ead ties them ap, and cuts off the dead ones, and the garden ris one o'clock, and sometimes half-past twelve, in hay and barreted and assists in making cakes, and puddings, and pies, and does

It was within a little of dinner-time, which is never later the a beautiful order. Besides this, she helps Aunt with the accounts, time. Aunt said our tbings should be brought up-stairs, but pel teulen ord; and she visits in the village at the school, and among must not upack or dress at all, for Uncle was in a hurry to get him the past, when anything is wanted; and she is only just a little our hair, and run down as fast as possible. Dinner looked a link tired by early bed-time. I am sure I wish I could be dinner over; so we did but wash our faces and hands, and smooth te-as perhaps, so that it is hard to get hold of her for any talk; oil--not like ours at home. There is pudding before meat; bali 2 seful. I hope she will let me help her all I can while we Inck does give very large slices. I could not eat all mine, ardi e We all got up and went where we liked. Cousin Eliza said garus U and see for Fanny's letter, for it is time they should go.

Yours, dear Mamma,

Lucy.'

has a kini, merry face, so dark and sun-burnt. His beard in

an i then he has a straw one for hot days, so rery brown!

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"dai now I mast leave off. What a long letter it is! I must

called me a chicken. After dinner, as soon as he had said ga,

MINOR CARES.

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was best, and she showed us an arbour, where we sat, and so bronght us gooseberries and currants on a cabbage leaf.

Yon kno:r we had set off so very early in the morning, that e were rather tired; and, indeed, I was glad when Aunt came is| and said she shoull like us to lie down for a little time in afternoon, and then we could unpack aur clothes before tea. Det Jamina, you said very little to us about Aunt, but we are sure sa must love her dearly. What a sweet voice she has! All the tigshe was speaking, I kept hoping she would go on, for it was la pleasant music to the car. And then her calm, bright eyes! don't think I ever saw quite such eyes. They are perfect hazel

, *** her shining brown hair lies on her white forehead as if it can never be rufiled; and her neat simple cap, almost like a Quaker's

E. WELL, dear, it has all gone off beautifully, thanks
to your nice arrangements. Now do sit down and rest.
S. I do not think I need look after anybody now, they

their own way, and Ellen is proud to do the
cards. I wrote all the directions yesterday; it is only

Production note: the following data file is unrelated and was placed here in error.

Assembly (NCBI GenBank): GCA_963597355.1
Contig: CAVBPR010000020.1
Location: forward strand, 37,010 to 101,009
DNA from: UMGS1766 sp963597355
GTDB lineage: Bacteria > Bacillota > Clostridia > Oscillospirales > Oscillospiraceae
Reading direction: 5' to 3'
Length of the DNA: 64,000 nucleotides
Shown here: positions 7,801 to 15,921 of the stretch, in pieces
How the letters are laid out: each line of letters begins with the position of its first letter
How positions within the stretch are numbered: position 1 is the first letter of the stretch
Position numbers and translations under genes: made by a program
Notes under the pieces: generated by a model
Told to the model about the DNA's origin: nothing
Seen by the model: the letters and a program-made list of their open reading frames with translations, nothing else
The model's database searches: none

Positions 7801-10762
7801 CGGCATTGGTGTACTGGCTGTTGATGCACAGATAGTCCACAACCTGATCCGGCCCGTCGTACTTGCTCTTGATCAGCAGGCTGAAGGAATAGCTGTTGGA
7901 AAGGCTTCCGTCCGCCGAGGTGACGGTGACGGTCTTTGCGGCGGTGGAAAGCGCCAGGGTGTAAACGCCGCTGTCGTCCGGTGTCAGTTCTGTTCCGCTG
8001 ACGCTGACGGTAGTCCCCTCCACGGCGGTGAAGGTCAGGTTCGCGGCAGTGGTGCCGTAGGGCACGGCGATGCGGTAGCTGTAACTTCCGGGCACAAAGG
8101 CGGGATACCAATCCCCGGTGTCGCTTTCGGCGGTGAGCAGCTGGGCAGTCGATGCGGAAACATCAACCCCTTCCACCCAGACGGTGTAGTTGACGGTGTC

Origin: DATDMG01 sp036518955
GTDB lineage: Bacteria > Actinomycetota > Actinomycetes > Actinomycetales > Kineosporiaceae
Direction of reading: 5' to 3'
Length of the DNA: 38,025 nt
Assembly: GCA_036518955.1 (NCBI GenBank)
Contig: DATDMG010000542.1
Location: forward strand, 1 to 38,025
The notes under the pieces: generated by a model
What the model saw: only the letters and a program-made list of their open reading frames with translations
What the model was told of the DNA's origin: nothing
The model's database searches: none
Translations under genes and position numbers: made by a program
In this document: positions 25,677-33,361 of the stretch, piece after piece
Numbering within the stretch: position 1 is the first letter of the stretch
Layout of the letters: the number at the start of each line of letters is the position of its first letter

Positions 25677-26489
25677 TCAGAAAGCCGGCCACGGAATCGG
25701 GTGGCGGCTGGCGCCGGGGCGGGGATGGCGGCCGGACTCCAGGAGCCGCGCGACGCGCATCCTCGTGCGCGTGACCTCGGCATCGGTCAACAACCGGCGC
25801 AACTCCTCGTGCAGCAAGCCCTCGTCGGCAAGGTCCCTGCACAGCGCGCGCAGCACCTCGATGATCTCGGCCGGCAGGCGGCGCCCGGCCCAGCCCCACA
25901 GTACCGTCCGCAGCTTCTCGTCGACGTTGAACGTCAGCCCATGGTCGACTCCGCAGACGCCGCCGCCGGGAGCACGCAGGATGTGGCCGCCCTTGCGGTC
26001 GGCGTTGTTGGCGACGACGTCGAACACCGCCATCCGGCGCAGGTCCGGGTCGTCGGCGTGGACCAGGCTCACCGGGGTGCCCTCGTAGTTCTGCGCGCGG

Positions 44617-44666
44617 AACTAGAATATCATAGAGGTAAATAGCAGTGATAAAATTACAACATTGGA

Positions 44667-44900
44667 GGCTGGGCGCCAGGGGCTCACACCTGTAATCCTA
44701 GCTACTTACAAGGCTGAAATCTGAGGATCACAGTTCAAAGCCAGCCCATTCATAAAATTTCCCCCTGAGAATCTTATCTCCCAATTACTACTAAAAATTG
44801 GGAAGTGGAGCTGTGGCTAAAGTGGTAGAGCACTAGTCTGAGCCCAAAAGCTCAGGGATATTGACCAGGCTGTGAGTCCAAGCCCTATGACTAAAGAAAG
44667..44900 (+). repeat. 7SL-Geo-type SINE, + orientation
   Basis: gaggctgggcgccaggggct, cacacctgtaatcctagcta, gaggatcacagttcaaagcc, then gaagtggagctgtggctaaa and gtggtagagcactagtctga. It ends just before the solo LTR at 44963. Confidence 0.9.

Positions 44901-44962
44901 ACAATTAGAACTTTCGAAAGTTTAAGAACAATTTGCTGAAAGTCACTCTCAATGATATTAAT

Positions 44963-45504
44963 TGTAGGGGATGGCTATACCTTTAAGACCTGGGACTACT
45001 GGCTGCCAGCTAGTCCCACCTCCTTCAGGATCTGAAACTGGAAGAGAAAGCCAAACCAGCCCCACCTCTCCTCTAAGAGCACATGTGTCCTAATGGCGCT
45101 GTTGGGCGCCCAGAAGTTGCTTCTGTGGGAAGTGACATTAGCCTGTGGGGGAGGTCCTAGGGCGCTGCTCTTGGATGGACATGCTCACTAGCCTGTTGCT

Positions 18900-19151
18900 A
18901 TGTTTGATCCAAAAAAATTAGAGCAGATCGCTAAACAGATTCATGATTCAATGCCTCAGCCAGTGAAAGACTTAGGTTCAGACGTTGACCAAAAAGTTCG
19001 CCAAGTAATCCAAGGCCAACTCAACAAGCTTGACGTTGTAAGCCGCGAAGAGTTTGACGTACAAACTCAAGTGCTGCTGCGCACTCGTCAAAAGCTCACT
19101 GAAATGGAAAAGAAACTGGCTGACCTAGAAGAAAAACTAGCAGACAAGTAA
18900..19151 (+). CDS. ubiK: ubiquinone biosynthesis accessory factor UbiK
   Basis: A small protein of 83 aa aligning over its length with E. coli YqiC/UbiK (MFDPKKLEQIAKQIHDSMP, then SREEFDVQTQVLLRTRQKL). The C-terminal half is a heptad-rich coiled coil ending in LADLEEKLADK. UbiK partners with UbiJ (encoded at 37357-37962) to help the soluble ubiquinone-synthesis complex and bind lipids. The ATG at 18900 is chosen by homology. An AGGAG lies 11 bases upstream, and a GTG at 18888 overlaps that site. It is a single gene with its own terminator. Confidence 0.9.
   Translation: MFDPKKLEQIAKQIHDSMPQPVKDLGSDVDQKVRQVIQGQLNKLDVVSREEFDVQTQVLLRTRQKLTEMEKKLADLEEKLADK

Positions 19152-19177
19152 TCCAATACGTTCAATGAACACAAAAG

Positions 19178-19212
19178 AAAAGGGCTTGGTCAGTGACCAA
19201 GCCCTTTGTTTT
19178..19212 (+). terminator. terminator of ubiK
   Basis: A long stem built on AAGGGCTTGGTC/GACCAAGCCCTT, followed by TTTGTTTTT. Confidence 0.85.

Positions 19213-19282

nluinness, and her nice little silk mits on her delicate hands.

E. I long to see you quiet, for you must be in a whirl.

elipping them in.

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S. Is Mamma in the garden ?

E. Yes, sitting with Jane, who will just suit her How quiet and sensible it all was! nothing to take one' attention away from that dear child, or to oppress her. hardly believed that you could have carried your wishe as to that point. People, now-a-days, are so carried by custom against their own feelings.

S. It was difficult, but, as everybody deprecated fuss and especially the parties themselves, it seemed absurd to give in to it. Mamma had many misgivings, because shi always thinks what she is not equal to must be right and Papa was rather troubled about So-and-so not being asked, till I frightened him with a vision of Gunter Then you see there were no parents, and the sister was too glad not to come out of Yorkshire, so we had only ourselves to offend. Price was so charmed to do the luncheon all herself, that it kept her in good humour throughout ; and the Lowes manage all the village dinner That was a great stroke of diplomacy too. I could hardly believe, when we got into church, that all had gone so smoothly, and was so solemn and undisturbed dear Agnes evidently with her whole mind in the service, and seeing and thinking of nothing else.

E. I hardly expected her to be so self-possessed, for she is excitable by nature.

S. Yes ; but she has great power over herself ; and I was so pleased with the way in which, from the first, she begged me to get everything for her, because she could not think about such triles now; whereas she used to be so particular about her dress, that it ended in her choosing for us both.

E. That was very nice, though it gave you more to do.

S. I did it with a good-will when I found it was shielding her from vanities, and that she was always satisfied. When I once got into it, it was no worse than a grand, penny club-day.